A week later, though, your guests have still not made it to your doorstep. You hear the doorbell now and then, but no one has been on the other side of it yet. Friends and loved ones call, excited about your party, and they want you to know that you are in their thoughts.
“Oh well!” you reply, “They’ll get here as soon as they can, I’m sure.” And you decide to try a new dessert recipe. As it turns out, you have time to try it out on your family and to try it two more times. You are marveling at your perfect creation when, as luck would have it, you hear a knock at the door. You glance in the hall mirror and wipe stray hairs into place and then, with your company face in place, you throw open the door. Hmmm. No one. You step out on the porch. You look around. No one.
“Good thing the dessert will freeze,” you mutter to the non-guests, noticing as you go back inside that the hairs have strayed yet again.
You regroup. You look around at your fairly clean house and you realize, shocked you hadn’t noticed it before, that your walls really need a good scrubbing. Good thing the guests have been delayed. You hop to it.
A week later: no guests and the frozen dessert has been dethawed and devoured. You realize a little too late that you should have shared it with your family. You rationalize your indiscretion: surely you burned a lot of calories when you cleaned the refrigerator and freezer. Glancing at the dining room, all decked out in company finery, you think, “Well. If they don’t get here soon, I’m going to have to dust the dishes!” But your grimace fades slightly when you look over at your china cabinet and realize that you really should get all those dishes out and give them a good washing. Later, you answer the phone, admiring your gleaming dishes.
“No, not yet,” you reply, white-knuckling the cordless. “No, no sign of them.” You listen to the same question you answered on a different call just that morning, “Yes, I’ve eaten a bit of the party foods and yes, I know I’ll have to work off the extra calories after the party.” You switch hands, concerned about the well-being of the phone. The doorbell rings. You make a quick getaway from your caller without revealing your reason. If someone is really there, you’ll let your caller know later.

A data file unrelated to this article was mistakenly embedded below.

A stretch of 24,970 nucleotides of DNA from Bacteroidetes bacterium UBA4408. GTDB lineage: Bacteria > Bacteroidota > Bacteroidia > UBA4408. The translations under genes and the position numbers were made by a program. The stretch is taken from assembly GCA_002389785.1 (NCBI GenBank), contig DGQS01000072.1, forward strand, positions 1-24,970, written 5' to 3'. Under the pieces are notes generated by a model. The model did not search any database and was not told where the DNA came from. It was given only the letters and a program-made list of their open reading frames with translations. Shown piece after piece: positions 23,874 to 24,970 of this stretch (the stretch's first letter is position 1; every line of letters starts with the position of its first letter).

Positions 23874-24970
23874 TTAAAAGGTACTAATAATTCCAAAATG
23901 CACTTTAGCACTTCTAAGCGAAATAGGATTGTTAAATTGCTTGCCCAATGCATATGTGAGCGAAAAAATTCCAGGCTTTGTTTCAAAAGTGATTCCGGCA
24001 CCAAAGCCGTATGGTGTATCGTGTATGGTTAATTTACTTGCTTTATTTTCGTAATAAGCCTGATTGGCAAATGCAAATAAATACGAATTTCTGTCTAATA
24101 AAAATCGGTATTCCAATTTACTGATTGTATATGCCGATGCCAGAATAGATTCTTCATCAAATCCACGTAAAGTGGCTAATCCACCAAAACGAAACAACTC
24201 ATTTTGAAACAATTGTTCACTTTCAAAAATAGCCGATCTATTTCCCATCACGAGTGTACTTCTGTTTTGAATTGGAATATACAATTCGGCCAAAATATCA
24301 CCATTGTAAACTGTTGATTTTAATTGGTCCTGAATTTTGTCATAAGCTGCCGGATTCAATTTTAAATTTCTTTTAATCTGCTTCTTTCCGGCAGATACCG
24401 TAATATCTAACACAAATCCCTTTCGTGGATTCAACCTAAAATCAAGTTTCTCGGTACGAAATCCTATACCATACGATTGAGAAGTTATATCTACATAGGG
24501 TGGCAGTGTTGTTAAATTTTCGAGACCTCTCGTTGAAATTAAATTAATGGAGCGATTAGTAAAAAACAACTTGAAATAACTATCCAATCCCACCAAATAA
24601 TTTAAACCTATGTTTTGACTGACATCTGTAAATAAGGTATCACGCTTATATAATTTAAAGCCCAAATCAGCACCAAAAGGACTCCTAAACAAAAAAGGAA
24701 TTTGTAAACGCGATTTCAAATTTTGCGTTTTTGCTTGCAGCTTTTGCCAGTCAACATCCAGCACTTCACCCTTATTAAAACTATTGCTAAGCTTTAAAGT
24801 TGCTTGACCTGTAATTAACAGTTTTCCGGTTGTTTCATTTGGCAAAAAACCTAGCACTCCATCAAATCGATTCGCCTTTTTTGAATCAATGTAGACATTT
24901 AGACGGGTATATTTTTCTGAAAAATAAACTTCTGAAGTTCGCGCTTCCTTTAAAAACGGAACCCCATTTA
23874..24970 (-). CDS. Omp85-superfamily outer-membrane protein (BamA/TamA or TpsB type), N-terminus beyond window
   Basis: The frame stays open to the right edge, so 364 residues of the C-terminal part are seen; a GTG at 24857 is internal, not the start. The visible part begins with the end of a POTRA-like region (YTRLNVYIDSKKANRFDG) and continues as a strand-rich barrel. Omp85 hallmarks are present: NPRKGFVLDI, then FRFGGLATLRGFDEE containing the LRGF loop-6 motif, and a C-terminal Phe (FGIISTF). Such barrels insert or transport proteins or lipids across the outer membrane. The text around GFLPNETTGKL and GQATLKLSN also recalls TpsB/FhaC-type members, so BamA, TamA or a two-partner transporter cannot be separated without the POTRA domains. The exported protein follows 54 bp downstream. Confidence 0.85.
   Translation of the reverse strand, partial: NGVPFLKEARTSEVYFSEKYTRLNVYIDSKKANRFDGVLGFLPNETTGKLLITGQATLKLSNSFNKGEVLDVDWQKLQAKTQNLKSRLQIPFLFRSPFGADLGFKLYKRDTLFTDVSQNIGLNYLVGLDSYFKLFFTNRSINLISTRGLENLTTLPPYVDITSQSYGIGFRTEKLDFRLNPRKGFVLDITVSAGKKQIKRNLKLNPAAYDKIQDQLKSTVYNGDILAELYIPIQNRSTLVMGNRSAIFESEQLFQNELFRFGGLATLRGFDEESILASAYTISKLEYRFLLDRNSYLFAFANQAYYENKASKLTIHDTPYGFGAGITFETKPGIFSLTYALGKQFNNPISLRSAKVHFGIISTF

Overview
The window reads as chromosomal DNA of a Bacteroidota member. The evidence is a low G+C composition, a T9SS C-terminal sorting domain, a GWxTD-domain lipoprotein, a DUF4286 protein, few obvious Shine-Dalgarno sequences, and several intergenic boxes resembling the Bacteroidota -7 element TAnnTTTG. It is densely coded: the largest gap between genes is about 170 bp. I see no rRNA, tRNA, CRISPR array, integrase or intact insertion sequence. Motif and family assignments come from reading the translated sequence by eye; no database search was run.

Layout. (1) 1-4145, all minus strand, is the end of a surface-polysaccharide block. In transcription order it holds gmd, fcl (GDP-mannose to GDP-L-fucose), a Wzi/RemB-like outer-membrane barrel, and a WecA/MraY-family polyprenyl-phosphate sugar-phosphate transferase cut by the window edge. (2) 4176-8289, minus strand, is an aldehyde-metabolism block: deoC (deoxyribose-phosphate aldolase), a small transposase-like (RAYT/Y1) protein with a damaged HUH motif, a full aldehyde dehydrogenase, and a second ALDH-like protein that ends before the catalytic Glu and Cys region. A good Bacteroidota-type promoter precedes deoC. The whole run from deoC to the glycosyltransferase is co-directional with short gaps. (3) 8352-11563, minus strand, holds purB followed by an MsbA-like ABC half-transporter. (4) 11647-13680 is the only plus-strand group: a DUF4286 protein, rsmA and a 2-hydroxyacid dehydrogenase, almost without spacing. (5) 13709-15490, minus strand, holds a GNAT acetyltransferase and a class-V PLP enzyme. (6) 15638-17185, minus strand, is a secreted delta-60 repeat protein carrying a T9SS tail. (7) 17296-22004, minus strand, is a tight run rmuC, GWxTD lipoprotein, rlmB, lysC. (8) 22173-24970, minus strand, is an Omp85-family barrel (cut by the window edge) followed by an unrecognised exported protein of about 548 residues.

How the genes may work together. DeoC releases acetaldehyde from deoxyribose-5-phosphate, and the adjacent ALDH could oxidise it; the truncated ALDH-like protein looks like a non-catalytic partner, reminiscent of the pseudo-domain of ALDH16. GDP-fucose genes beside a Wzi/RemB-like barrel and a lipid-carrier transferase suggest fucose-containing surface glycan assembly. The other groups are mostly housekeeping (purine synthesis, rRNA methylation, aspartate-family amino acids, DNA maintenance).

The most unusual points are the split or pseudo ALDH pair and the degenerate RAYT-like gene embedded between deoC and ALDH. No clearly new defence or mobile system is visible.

Opening the door with an expectant greeting on your lips, you are met with emptiness, yet again. “Fine.” You close the door a little harder than you should have, and you hear the china tremble in the cabinet.
You call it a night, sleeping fitfully until the phone awakens you the next morning.
“Hello?” It’s your guests. They’re lost.
You give them good directions, turning them around and heading them straight for your nice clean house. You jump up, hoping you will have time to get ready before they arrive.
It’s been an hour. What is wrong with these people? You try their cell phone. No signal. For heaven’s sake.
“I get it.” The light suddenly dawns. “They’re really not coming at all. This has all been a big joke.” Annoyed, you put away the china and the nice linens. “Well, at least I don’t have to wait on them any more!” You go to the movie store and rent some chick flicks, and stop by the ice cream shop on the way home.
“Cup or cone?” The perky attendant’s smile grates on what very well might be your last nerve.
“Both,” you decide. “And a gallon to go.”
Later, with your fuzzy slippers propped up on the coffee table, you sniffle to the last minutes of Sleepless in Seattle. The credits roll and you catch a glimpse of your reflection in your licked-clean spoon. Laughing at the spectacle, you say aloud, “I’m surely glad I’m not expecting company.”
“Honey?” your husband calls to you from the other room. His voice quakes as he lets you know, “Our guests are here.”
No meal. No table setting. No company face.
You are annoyed, but not for long. Realization sets in. It’s time. You’ve waited so long and it is finally time. Your pace quickens; you throw open the door. Nothing is the way you had imagined it would be. Yet it is better than you had ever dreamed it could be.
“Welcome!” you say, your joy spilling out in both laughter and tears. “You are right on time!”
And your little one will be too. Just wait and see. . .
For everything there is a season, a time for every purpose under heaven. Ecclesiastes 3:1